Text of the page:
Re: Wrong information on census records #general

Roger Lustig


To understand censuses, imagine the process of taking them. You don't
necessarily know who provided the information for the family. You don't
know what they might have been afraid of, or wanted to ignore in their
past. For that matter, you don't know what they *remembered* about their
past. People in those days didn't necessarily know their own dates of birth.

Now consider the census-takers. They may have spoken the language of the
residents, but perhaps they could only communicate directly with the
children who were growing up with the new language. They couldn't ask
for documentation, and had enough to do just getting to every door when
someone was at home and then copying the information they'd gathered
into the sheets we know today.

There were thousands of reasons, I'm sure, for fudging one's history on
the census. Some called themselves "German" when the German Jews of New
York tended to look down on their eastern co-religionists. Others,
having fled the Czar's army, used the names they'd used for cover--so 4
brothers might have 4 surnames. Still others simply didn't want to be
identified as members of their family any more. I've worked on a case of
this sort, and the fictions they told the census takers would take your
breath away. Most of these efforts were pointless--ever heard of anyone
arrested for fudging their census responses?

For that matter, try tracking several families through multiple
censuses. Then calculate the percentage of the time that family members
were reported as aging 10 years (or 5 in New York) between censuses.

As with any other document, you're best off approaching it as a piece of
paper with markings on it and going on >from there. Assume nothing unless
not assuming it would be absurd.

Tina Fey's Saturday Night Live census-taker sketch with Betty White is
actually something to keep in mind. I take no responsibility if it hurts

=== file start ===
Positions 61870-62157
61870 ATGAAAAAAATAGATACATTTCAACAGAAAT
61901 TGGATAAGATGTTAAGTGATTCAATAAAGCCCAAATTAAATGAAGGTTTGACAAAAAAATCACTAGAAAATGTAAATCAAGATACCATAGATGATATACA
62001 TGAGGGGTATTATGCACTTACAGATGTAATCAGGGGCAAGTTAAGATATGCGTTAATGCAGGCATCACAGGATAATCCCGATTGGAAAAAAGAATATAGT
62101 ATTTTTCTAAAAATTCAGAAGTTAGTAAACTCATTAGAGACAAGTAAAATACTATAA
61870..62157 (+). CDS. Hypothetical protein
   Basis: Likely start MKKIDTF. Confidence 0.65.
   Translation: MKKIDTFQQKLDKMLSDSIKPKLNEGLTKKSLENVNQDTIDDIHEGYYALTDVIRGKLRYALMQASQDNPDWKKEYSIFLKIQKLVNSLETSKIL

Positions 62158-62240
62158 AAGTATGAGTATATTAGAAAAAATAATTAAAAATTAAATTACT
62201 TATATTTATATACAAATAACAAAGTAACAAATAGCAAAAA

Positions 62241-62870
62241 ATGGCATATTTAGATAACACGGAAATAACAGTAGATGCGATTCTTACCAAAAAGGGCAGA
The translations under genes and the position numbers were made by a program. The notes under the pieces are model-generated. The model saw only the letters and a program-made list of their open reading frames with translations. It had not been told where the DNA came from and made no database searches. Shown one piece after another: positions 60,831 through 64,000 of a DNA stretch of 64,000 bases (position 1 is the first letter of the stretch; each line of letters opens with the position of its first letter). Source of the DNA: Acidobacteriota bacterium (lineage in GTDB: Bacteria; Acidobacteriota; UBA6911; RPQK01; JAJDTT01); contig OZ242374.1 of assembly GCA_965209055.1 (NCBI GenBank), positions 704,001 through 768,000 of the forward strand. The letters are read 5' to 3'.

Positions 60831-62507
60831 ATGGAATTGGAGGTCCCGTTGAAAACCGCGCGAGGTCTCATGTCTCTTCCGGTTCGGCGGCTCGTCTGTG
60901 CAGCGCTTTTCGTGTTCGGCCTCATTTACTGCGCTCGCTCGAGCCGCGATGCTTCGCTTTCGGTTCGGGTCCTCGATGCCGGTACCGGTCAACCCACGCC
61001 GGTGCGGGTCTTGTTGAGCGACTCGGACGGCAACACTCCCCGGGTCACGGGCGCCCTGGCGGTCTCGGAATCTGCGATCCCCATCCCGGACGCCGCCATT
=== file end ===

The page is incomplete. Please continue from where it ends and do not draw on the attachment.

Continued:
when you laugh.

Roger Lustig
Princeton, NJ USA

On 1/15/2017 6:42 PM, Tammy Weingarten wrote:
I am wondering if anyone else has encountered misinformation presented on a
census record. I have recently encountered two scenarios.

The first is a 1915 New York State Census in which the entire family (husband,
wife and 6 of 7 children) are listed. However, the wife's 1911 immigration
record states she was a widow at that time. In the son's 1918 WWI draft record,
he only mentions his mother's name and address. This WWI draft record lists the
son's birth date which is an exact match to his Bessarabian birth record, which
provides his mother and father's names as well as his paternal grandfather's
name. >from that information I found a 1910 Bessarabian death record for his
father which matches the names on the birth record, exactly. So, two records
indicate that the husband died before the family came to the US. The 1915 census
record is also odd in that the father's age is not listed. It's almost as if he
was not present for the census taker to get that information. I don't know what
to do with the 1915 Census.

The second scenario is for a divorced couple. The husband moved to another
state. His wife and child stayed behind. He divorced his wife in 1920, a number
of years after his move. Yet, I found a 1930 census record that matches the
names and ages of both the ex-wife and daughter in the original home state. The
ex-husband is listed there as the husband and his age matches, too. The only
thing that does not match is the husband's occupation. He is listed as a
plumber, when in fact, he was a sewing machine salesman. In 1940, the ex wife
lists herself and her daughter without the ex husband's name, but states
herself as married, not divorced. The surname is not common. It is hard to
believe that there could be two different families with the same surname and
same given names and ages for 3 people.

What have other researchers experienced and does anyone have suggestions as to
how to handle that information?

I would greatly appreciate input >from other researchers who have experienced
something similar.

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